Obama, Bloomberg Offer Advice On Virus Management

Participants from more than 300 cities around the world, including mayors, local leaders, and members of response teams joined Bloomberg Philanthropies’ virtual COVID-19 Local Response Initiative, where President Barack Obama and Michael Bloomberg addressed the mayors on the challenges associated with the pandemic. Mr. Bloomberg and President Obama highlighted the critical role mayors have when responding to the crisis and supporting vulnerable residents.

“It is wonderful to be with mayors, because as the former mayor of Chicago, Richard Daley, once said, nobody knows how to find a president or a governor, but they know how to find a mayor,” said President Barack Obama at the beginning of the convening. “I’ve had a chance to work with you in the past, and I couldn’t be prouder of the work that so many of you are doing. And Mike, thank you for helping put this together. Because I know it’s making a difference at a time when I know a lot of folks feel isolated. To be able to share information and best practices makes all the difference.”

“Speak the truth. Speak it clearly. Speak it with compassion. Speak it with empathy for what folks are going through. The biggest mistake any of us can make in these situations is to misinform, particularly when we’re requiring people to make sacrifices and take actions that might not be their natural inclination,” said President Obama as he shared his perspective on the power of honesty and evidence during this time.

President Obama also urged the mayors to build strong, reliable teams of experts. He said, “The more smart people you have around you, and the less embarrassed you are to ask questions, the better your response is going to be.”

Finally, President Obama encouraged city leaders to support their most vulnerable residents. “We’re seeing disparities in how people are affected in cities and towns and communities across the country. Look out for the vulnerable. When you start looking at issues of domestic abuse and you start looking at racial disparities that are popping up in your cities, paying attention to that is the kind of leadership I know all of you aspire to. You have to be intentional about it, and dedicate folks to thinking about those issues.”

Throughout the convening, mayors and other local leaders learned the latest facts from public health experts, and discussed best practices of crisis communications and ways different city leaders are helping their communities through this challenging time.

“Here in New York, we’ve now lost more New Yorkers to this virus than in the terrorist attacks of 9/11 – and the numbers continue to grow. While we’re starting to see ICU admissions stabilize, the city is still losing hundreds of people per day,” said Michael R. Bloomberg, three term mayor of New York City and Founder of Bloomberg L.P. and Bloomberg Philanthropies. “People need to know that you are understanding what they’re going through – and that it’s hard. They also need to know that better days are ahead. It won’t be tomorrow, or next week, but things will get better – and they’ll get better specifically because of the sacrifices everyone is making today.”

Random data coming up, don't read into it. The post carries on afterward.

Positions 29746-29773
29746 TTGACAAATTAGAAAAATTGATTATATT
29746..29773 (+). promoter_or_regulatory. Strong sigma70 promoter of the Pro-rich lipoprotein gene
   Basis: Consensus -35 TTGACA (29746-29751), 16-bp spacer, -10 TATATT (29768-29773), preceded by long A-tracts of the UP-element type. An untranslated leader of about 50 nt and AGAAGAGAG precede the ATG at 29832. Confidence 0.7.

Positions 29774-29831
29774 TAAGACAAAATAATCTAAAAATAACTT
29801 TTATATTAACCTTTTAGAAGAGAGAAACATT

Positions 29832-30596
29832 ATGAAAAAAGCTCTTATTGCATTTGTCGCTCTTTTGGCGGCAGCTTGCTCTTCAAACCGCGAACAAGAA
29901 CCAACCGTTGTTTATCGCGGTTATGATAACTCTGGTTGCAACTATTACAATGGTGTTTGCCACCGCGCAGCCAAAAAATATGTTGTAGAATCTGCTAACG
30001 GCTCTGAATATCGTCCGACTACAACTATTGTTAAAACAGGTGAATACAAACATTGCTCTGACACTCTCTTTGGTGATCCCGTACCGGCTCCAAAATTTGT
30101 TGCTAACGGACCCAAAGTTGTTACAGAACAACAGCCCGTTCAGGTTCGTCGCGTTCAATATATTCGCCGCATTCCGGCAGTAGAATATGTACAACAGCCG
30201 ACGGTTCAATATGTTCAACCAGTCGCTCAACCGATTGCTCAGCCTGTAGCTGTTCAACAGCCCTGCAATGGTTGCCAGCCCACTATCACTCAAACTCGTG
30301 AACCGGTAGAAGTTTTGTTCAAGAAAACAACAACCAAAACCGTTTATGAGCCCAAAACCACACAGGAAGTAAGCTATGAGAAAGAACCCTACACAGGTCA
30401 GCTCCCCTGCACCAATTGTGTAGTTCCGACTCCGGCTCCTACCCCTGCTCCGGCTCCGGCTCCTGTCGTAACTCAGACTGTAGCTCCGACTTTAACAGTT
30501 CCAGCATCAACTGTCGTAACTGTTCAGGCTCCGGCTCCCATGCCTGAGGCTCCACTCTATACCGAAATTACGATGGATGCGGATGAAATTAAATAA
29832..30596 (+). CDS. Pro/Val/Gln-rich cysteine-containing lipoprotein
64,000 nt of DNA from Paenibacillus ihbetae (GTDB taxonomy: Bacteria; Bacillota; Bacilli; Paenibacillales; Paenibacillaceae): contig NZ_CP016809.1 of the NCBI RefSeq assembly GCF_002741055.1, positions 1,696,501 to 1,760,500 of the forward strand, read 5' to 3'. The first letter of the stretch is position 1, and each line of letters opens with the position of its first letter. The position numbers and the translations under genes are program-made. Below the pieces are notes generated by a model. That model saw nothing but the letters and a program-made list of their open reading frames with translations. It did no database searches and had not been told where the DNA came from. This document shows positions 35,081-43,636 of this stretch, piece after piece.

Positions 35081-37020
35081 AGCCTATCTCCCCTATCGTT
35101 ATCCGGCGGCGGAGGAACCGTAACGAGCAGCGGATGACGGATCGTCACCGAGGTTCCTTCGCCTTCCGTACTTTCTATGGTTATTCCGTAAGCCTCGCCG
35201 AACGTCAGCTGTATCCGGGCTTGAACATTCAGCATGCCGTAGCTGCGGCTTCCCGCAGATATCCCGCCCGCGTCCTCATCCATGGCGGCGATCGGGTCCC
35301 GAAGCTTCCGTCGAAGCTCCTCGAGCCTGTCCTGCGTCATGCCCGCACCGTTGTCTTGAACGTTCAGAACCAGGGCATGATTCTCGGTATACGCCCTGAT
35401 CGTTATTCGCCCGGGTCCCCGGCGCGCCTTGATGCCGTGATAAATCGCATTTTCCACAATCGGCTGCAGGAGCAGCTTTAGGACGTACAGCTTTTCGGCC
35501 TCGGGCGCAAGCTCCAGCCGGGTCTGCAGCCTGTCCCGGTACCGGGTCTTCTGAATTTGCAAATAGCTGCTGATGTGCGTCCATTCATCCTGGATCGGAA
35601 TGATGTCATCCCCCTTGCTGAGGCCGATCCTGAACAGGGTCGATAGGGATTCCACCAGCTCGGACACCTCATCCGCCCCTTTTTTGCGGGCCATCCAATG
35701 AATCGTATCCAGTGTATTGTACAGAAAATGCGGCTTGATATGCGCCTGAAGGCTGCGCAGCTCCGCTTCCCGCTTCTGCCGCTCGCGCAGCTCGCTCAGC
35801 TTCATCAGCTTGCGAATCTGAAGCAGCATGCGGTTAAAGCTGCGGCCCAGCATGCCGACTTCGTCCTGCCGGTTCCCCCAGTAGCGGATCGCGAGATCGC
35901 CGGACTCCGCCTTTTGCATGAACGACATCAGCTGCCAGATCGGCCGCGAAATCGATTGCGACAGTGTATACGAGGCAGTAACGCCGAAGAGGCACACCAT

Over the past month, Bloomberg Philanthropies has brought together world leaders to share insights, advice, and inspiration with the local officials on the frontlines of the pandemic. Previous convenings featured President Bill Clinton and President George W. Bush. President Clinton highlighted the important role mayors play in sharing accurate, actionable information with residents.

President Bush told mayors that in historic times like this, it is important to keep three things top of mind: Truth, empathy, and especially hope.

Bloomberg Philanthropies launched the COVID-19 Local Response Initiative in March to help cities combat the devastating impact of coronavirus on the wellbeing of residents and local economies. Working with public health experts from the Johns Hopkins Bloomberg School of Public Health as well as additional researchers and clinicians from across Johns Hopkins University, the network is providing mayors with the most up-to-date information on the virus from the Centers for Disease Control and Prevention and helping them understand how to act on it quickly, efficiently, and reliably for the benefit of their citizens. The virtual convenings are held weekly in collaboration with the Bloomberg Harvard City Leadership Initiative and also feature experts on crisis leadership and communications.

The COVID-19 pandemic represents the nation’s first 50 state disaster that will spare no community. Bloomberg Philanthropies is tapping into a wide range of partners to generate a robust set of support and resources to help local leaders combat the coronavirus and protect the social and economic wellbeing of cities.

Since launching, hundreds of city leaders have joined the virtual convening each week. The aim of the program is to provide cities with the tools to understand, respond and manage a dynamic public health crisis, they will be better prepared to slow the spread of coronavirus in the United States and protect their residents.

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